SEATTLE -- The Mercedes-Benz A class is the new CLA.
The compact sedan, expected to arrive in U.S. showrooms early next year, is Mercedes-Benz's new "gateway" vehicle -- designed to draw the next generation of customers to the luxury brand.
Mercedes has primed the A class to lure millennials -- not just with a low $30,000 sticker price, but with an artificial-intelligence-driven, voice-activated digital assistant.
The Mercedes-Benz User Experience, or MBUX, is a user interface that learns routines and preferences of the driver. MBUX can recognize patterns and predict navigation routes and radio stations based on time of day.
"Typically, you have to learn the car," Bernhard Glaser, Mercedes' director of product management, told Automotive News at a media presentation on MBUX here. "But with MBUX, the car learns you."
MBUX, which will populate across the Mercedes-Benz model line over time, is part of a wave of smart infotainment platforms that's attracting significant investment from automakers.
Advanced voice-recognition systems, cloud computing, AI technology and faster computing have made robust and full-featured infotainment systems possible.
On Sept. 6, BMW introduced Intelligent Personal Assistant, an AI-powered system that can control vehicle settings, navigation and entertainment systems. The technology platform is expected to roll out next year.
Technology is fueling auto sales, especially among younger consumers. Half, or more, of drivers are willing to sacrifice on vehicle color, style and brand to get the latest technology, while a third would even sacrifice safety, according to a 2017 survey by Cox Automotive.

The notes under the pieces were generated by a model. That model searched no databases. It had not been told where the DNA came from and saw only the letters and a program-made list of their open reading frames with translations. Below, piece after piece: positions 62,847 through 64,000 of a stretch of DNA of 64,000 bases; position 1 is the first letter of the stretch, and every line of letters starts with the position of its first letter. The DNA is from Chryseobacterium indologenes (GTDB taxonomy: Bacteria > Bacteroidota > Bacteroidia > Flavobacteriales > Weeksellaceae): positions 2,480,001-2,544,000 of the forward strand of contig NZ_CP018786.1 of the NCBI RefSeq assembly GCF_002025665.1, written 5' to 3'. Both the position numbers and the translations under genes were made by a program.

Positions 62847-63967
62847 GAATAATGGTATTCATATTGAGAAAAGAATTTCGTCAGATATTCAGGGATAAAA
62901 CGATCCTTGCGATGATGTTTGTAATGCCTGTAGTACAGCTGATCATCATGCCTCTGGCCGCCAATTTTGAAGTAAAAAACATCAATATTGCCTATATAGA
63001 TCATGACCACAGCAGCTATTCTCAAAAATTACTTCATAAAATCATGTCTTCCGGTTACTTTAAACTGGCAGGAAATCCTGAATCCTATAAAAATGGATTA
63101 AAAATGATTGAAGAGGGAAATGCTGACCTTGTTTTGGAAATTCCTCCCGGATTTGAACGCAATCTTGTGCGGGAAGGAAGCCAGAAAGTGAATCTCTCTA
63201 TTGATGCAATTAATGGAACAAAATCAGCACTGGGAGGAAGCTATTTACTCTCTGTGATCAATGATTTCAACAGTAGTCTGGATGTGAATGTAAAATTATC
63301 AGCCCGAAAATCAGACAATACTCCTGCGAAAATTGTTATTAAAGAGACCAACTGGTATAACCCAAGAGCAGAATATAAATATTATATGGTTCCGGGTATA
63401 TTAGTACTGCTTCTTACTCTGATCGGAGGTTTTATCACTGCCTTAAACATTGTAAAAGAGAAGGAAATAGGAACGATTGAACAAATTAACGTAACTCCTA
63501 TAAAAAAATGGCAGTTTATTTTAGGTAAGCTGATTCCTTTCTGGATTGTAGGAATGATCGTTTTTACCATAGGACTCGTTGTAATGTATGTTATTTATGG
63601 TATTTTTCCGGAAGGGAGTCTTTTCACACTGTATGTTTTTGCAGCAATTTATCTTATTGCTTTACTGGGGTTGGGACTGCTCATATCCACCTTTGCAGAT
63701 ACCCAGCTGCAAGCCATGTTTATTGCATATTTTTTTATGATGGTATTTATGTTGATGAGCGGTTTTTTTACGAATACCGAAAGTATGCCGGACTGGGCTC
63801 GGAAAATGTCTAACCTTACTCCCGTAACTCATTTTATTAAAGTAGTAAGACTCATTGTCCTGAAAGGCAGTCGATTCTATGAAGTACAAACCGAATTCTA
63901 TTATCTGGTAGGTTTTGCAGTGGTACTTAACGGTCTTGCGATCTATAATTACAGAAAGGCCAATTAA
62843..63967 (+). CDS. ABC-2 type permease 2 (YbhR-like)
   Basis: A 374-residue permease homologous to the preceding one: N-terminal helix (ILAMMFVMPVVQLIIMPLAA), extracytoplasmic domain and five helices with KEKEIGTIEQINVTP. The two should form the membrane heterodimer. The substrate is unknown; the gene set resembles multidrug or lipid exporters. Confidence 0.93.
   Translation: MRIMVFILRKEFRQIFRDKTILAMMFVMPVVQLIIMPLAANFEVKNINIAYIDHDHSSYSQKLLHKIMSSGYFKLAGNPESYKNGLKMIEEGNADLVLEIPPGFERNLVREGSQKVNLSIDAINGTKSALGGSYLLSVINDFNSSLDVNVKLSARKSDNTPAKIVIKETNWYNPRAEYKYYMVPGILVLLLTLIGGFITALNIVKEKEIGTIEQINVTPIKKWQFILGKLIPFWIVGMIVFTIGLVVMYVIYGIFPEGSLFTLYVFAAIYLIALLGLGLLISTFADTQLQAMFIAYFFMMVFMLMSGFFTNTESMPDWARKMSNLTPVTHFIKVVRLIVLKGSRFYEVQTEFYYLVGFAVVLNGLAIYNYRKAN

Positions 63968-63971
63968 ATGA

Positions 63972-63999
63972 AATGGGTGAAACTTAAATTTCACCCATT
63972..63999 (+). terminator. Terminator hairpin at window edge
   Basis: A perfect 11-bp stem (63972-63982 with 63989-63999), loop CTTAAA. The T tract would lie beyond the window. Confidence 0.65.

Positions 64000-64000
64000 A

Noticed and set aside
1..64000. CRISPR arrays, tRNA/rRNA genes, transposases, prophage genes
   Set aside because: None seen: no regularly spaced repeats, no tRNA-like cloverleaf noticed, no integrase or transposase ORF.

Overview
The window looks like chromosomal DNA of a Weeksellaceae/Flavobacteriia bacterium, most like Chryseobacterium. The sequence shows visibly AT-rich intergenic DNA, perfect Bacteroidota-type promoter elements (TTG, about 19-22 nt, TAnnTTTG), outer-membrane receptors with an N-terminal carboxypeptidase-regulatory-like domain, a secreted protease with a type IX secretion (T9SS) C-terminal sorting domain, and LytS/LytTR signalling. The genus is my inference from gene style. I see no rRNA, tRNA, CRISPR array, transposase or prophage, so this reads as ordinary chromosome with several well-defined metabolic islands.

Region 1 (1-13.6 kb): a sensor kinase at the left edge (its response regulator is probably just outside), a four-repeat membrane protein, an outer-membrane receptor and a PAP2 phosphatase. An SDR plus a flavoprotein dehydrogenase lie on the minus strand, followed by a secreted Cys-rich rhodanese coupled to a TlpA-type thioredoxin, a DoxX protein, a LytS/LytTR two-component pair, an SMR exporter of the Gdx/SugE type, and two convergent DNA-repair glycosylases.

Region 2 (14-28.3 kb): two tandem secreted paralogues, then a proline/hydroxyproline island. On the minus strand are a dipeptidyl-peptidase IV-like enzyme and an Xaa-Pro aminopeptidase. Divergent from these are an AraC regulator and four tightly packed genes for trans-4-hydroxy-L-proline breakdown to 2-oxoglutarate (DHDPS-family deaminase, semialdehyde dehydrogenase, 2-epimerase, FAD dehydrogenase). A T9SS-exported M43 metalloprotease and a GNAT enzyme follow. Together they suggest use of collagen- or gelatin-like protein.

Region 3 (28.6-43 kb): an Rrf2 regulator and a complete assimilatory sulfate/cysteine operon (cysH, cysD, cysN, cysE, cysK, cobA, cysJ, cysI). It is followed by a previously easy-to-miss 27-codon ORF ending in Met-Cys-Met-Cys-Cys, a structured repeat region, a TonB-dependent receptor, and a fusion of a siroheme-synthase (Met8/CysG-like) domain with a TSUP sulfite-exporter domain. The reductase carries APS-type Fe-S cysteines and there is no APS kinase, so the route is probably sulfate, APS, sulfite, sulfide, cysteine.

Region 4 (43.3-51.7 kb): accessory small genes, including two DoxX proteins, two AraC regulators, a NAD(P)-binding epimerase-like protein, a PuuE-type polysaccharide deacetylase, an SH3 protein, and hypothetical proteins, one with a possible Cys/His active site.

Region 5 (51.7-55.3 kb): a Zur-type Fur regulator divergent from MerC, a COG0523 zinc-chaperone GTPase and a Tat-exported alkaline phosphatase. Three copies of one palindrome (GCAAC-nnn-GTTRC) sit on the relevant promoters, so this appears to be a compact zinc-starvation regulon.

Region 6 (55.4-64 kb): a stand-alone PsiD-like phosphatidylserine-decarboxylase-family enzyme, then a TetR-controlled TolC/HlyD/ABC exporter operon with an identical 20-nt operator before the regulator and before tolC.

Mercedes hopes its MBUX system will grab the fleeting attention of millennials.
"Typically, you would launch a new feature in a higher-level car," Glaser said. "But, we decided to bring this feature in our A class because we want to attract younger and more tech-savvy buyers."
MBUX, powered by Nvidia's Parker mobile processor, uses natural language processing technology that does not require memorizing predetermined commands. Using voice control, MBUX can activate and adjust a host of vehicle settings, including interior lighting and temperature controls.
MBUX can comprehend indirect commands. For instance, "Hey, Mercedes, I'm freezing" raises the temperature. "Hey, Mercedes, do I need an umbrella tomorrow?" pops up the weather forecast on the standard 7-inch or optional 10.25-inch touch-screen display.
"We believe that driver distraction is a huge topic ... and that voice is the best way of interacting with the system," said Nils Schanz, head of user interaction and voice control at Daimler.
Over time, and via over-the-air software updates, MBUX will become more intelligent and interactive. The system will be able to differentiate voices and allow multiple people to interact with it, for instance, Schanz said.
For luxury brands, the in-vehicle user experience is as important as vehicle design. That's driving automakers such as BMW and Mercedes to develop infotainment platforms in-house rather than rely solely on out-of-the-box solutions such as Apple CarPlay and Android Auto.
"To make it very brand-specific, to make it Mercedes-Benz-like, that's a unique thing," Schanz said. "This you can only do if you develop from scratch."
Internally developed solutions allow automakers better control of the product development cycle and enable deeper integration with the vehicle.
Schanz added: "We know our customers best, so we exactly know what they want."